A tragedy to go down in local history was the plundering by marauders from North Africa, who rowed into Djúpivogur at sunrise on June 6, 1627. Most of the first people they caught and bound had still been asleep. Everyone found at the harbour and nearby farms was herded along; only one boy escaped and managed to warn other residents on the south shore of Berufjörður to run for their lives. Those fleeing escaped over the pass Berufjarðarskarð at the innermost end of the fjord, so that the pillagers continued driving their unfortunate flock along the north coast of the fjord, finally sailing away from near the farm Berunes, but only to stop once more for robbery in the next fjord south, Hamarsfjörður. Over a hundred slaves were taken away from these parts, rendering the area sad and forsaken for years. Remaining citizens built the cairn Bóndavarða and for a long time kept watch at that lookout point just above the village, which was also used by the British for surveying the ocean during World War II.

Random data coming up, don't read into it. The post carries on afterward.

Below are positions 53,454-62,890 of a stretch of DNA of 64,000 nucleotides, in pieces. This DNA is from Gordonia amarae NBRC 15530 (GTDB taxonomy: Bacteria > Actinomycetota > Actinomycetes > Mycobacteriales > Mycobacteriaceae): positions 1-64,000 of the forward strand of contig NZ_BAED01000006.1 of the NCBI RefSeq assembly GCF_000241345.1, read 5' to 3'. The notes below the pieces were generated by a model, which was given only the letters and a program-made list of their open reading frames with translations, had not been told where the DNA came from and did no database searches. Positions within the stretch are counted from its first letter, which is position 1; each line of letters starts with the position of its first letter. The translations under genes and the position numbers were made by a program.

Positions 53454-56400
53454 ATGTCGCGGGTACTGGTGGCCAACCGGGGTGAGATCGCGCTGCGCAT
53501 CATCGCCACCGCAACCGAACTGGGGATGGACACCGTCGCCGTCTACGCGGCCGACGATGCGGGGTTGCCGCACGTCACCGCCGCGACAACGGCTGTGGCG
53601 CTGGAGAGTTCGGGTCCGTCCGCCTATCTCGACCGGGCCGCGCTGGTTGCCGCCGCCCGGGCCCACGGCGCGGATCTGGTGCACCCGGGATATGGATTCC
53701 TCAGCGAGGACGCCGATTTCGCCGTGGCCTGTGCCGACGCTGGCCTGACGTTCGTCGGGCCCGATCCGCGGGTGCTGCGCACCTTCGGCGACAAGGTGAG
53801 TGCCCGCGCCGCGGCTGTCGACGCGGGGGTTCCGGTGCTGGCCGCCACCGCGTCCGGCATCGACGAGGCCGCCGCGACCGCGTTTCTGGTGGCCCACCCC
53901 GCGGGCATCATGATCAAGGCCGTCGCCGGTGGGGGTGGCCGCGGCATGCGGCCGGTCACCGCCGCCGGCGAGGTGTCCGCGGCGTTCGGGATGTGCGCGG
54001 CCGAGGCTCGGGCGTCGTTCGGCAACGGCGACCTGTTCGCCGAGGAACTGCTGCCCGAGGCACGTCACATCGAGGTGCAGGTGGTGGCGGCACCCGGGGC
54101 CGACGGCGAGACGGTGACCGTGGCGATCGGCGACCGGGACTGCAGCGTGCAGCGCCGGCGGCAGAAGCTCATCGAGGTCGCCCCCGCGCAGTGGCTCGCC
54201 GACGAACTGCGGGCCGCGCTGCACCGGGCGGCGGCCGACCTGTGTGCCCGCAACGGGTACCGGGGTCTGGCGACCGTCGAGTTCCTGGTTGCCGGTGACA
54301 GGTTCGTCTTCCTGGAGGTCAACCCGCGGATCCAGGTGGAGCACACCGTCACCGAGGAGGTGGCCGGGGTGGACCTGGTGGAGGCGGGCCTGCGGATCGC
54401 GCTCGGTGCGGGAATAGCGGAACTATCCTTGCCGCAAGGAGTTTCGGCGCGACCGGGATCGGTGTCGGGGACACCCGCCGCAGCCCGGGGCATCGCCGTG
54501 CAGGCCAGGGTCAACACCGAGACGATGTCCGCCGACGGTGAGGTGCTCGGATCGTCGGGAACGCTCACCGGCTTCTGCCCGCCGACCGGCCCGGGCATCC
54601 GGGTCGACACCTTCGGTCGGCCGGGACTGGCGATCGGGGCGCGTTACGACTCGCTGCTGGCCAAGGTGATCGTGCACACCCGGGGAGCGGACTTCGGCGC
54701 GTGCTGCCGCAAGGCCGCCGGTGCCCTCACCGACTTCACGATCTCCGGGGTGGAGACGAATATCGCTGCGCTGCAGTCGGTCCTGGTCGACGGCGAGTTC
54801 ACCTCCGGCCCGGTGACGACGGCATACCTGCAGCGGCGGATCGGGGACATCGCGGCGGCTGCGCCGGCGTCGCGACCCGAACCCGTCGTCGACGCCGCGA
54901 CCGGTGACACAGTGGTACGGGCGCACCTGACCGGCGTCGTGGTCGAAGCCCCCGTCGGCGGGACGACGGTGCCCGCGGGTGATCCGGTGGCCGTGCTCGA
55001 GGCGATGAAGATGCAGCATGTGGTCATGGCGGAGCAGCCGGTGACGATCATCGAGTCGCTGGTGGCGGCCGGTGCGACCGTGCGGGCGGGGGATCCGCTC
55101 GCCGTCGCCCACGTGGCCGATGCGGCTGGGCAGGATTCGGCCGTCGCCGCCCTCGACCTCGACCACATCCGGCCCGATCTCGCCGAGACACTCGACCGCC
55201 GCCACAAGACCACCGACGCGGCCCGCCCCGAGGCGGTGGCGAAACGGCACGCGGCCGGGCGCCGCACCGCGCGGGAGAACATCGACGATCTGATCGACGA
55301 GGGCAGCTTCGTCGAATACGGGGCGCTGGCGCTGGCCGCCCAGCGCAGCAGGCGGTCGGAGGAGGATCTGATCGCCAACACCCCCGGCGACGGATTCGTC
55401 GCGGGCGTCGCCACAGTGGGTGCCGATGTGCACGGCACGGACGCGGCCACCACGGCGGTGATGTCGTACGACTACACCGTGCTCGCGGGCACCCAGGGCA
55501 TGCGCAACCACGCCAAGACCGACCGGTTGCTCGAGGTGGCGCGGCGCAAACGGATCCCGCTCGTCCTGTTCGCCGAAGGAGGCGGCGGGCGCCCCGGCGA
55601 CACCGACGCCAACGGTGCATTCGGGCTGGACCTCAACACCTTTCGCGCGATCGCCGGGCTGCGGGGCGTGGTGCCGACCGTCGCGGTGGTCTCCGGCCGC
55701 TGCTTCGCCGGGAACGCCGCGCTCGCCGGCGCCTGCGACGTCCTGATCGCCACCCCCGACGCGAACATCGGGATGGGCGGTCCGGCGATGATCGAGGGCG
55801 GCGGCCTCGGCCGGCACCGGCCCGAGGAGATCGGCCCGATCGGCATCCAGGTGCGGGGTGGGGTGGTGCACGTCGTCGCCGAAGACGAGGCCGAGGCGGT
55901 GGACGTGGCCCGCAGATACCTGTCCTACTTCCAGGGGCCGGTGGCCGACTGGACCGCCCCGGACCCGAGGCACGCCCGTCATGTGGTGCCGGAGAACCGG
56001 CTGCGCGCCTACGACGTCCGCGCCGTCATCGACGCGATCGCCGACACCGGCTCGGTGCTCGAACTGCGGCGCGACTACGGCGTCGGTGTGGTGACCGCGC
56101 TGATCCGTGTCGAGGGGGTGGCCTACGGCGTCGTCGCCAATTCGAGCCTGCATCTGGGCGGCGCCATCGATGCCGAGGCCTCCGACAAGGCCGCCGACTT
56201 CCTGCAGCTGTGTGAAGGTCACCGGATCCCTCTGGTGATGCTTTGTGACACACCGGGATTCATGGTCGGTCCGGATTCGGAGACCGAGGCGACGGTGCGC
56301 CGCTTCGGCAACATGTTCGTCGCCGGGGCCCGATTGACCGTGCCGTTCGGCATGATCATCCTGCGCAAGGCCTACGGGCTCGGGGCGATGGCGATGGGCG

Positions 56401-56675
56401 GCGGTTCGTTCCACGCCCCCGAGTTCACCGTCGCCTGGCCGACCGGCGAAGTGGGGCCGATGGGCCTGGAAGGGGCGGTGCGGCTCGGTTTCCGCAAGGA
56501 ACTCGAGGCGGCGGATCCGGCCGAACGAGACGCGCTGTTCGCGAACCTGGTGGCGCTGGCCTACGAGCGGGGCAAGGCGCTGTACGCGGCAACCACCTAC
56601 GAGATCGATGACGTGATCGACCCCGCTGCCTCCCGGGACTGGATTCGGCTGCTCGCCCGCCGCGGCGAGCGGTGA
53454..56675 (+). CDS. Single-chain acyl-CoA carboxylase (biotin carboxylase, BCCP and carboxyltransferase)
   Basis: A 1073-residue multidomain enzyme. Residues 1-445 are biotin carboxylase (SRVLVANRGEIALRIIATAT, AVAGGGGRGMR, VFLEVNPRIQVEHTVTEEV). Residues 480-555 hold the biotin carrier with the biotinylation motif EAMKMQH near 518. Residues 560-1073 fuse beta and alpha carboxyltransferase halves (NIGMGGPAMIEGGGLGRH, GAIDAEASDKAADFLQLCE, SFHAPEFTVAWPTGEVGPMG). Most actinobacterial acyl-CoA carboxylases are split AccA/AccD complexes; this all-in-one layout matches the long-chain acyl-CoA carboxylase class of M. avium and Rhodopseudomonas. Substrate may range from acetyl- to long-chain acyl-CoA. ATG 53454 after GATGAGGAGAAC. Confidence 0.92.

Djúpivogur is a small town with a population of about 370 people. It is located on the east of Iceland near the island Papey and the fjord Berufjörður. It is known for it´s unique location in between the rocks and their rich fishing industry.
The cache is situated at the top of the hill that is easy accesible by foot or car. It´s a 10-15 minute walk from the local Hótel Framtíð.
From this hill you will have an amazing view over the town i grew up in with the pyramid shaped Búlandstindur in the background.
The coordinates might be slightly off as they were registered by phone.